What a journey, from England and Germany to Canada, then to New York before fighting in the Civil War and eventually settling in Michigan. Research would include census searches, birth certificates, marriage certificates, death certificates and other documents from four countries. We don't normally think of Germany and the Civil War in the same sentence.

Another Oxford County resident eventually moved to Mecosta County, Michigan. Dr. John L. Burkart's father moved his family to the village of Ingersoll in Oxford County, in 1855. The good doctor's father was born in Alshofen, Baden, Germany, and his mother in County Wexford, Ireland.

The parents married in Oxford County before moving to Mecosta County. But along the way, they spent some time in Delhi, located in Norfolk County, Canada, where Dr. Burkart was born. He was one of at least five Mecosta County residents who were from Norfolk County in Ontario.

James Simmons, a farmer, was born in Middleton, Norfolk County, in 1830. His parents, David and Sicily (Ronson) Simmons arrived ten years earlier from England. He married Catherine Ostrander in Charlotteville Center, also located in Norfolk County, Ontario, Canada.

In 1845, James Shields was born in the same county in Upper Canada. He, too, eventually arrived in Mecosta County. Two years, later, in 1847, William T. Jones was born in Waterdown, Wentworth County, in Upper Canada. His father was only eleven years old when he arrived in Canada from Ireland. When the father was a young man, he moved William and the rest of the family to Michigan.

The most interesting thing about all of these biographies is that they don't follow a nice neat trend. Genealogy would be so much easier, if they did!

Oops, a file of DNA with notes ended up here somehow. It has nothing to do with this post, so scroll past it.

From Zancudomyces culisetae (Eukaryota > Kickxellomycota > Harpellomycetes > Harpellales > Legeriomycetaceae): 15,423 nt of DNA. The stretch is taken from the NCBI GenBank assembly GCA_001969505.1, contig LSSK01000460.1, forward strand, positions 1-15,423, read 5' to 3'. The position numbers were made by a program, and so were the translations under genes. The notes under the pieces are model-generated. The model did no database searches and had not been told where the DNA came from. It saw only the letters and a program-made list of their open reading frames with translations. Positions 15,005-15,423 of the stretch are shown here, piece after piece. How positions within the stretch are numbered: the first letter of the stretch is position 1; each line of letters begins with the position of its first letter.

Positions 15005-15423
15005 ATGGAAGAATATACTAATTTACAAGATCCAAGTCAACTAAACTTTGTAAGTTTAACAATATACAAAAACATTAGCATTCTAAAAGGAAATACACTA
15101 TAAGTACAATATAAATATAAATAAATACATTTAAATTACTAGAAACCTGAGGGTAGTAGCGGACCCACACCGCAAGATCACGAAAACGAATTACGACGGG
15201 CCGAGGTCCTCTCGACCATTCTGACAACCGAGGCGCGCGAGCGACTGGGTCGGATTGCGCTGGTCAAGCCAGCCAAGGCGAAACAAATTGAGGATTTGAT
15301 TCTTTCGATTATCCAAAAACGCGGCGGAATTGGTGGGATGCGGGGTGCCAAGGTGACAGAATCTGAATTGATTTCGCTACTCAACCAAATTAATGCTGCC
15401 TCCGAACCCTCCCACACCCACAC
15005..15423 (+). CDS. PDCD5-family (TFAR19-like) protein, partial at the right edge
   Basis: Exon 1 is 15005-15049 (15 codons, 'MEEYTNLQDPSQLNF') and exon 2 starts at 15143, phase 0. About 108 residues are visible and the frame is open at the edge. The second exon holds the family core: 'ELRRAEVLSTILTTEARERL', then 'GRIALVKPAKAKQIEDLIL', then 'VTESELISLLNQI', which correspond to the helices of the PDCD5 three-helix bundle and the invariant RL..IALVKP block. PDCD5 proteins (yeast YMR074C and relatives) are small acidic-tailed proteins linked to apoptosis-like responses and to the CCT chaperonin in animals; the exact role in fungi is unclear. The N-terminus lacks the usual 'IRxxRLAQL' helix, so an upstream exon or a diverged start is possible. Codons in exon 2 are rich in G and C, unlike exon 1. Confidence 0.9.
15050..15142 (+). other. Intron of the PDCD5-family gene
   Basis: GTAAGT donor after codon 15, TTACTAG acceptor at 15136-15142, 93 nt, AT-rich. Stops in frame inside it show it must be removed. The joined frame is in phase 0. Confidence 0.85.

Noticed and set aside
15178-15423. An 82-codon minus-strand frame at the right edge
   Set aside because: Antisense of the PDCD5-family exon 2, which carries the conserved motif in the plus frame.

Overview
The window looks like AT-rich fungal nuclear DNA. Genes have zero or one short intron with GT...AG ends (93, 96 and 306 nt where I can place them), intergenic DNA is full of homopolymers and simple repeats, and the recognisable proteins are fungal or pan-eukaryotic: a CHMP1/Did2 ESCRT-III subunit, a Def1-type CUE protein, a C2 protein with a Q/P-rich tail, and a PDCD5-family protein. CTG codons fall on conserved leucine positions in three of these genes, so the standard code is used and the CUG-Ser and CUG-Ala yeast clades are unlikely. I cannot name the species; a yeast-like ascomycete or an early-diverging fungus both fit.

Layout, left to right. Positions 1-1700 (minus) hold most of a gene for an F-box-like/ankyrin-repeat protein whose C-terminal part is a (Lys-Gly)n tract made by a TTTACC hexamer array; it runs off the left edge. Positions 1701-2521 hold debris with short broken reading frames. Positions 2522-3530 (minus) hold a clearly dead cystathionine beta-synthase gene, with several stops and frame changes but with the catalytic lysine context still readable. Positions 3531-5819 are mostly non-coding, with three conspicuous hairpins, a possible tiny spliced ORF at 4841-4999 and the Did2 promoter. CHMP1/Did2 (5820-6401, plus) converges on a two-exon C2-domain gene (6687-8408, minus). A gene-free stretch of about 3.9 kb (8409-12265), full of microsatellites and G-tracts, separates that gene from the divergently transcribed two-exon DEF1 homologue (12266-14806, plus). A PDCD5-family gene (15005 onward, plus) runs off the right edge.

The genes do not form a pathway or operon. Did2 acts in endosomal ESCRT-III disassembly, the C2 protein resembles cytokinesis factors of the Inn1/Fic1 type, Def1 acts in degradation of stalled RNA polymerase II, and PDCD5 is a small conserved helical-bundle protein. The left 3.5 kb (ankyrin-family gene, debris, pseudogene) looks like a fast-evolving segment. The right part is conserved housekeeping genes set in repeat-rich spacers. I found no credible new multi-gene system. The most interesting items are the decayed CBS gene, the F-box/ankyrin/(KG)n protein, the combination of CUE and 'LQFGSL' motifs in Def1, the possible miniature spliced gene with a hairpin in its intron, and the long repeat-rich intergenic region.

SLOW MOVERS

The image of the squatter lends itself to the belief that when immigrants did arrive, they either settled for a long time or they moved on quickly. As genealogists, we should know that no rule is without its variations.

In 1855, James O'Neil, a Mecosta County farmer, was born in Camden Township in Canada West. His parents were both born in Ireland and relocated to Canada for about 25 years before moving to Mecosta County, Michigan.

Upper Canada corresponds to the Canada West. In 1840, Mrs. Mary A. Dutcher and her husband, Alexander McPhee, moved to Canada West. They spent a couple of decades there before moving to Mecosta County in 1861. Mary was born in England and migrated to St. John, New Brunswick, with her parents, Edward and Elizabeth (Fowle) Hudson when she was only three years old.

NEW BRUNSWICK

Canada has three Maritime provinces: New Brunswick, Nova Scotia, and Prince Edward Island. Several families moved to Mecosta County from New Brunswick. Today, New Brunswick is officially bilingual, the two languages being French and English. However, do not expect everyone in New Brunswick to be French.

Jacob Snider, son of Jacob and Rachel (McReady) Snider, was born in Ontario. But his parents were both born in New Brunswick. Reportedly, his father was German and his mother French, in spite of the surnames indicating otherwise. The son married Teakles Halliday whose parents were also New Brunswick natives. Her parents, Isaac and Elizabeth (McReady) Halliday were Irish. Jacob and Teakles moved to Mecosta County, Michigan, around 1864.

Sometimes, a biographical album will mention someone's nationality without diagramming the relationships. But, knowing that information, can point researchers to potential ancestors, provided the family reported that nationality accurately.

LOWER CANADA

It sounds backwards, but north of Upper Canada was Lower Canada, reaching all the way up to the Gulf of St. Lawrence. Lower Canada was originally a British Colony. From a genealogical perspective, this might be a good place to search for British immigrants. For various reasons, some of these immigrants eventually moved to Michigan and settled in Mecosta County. Work and family appear to be the most common reasons.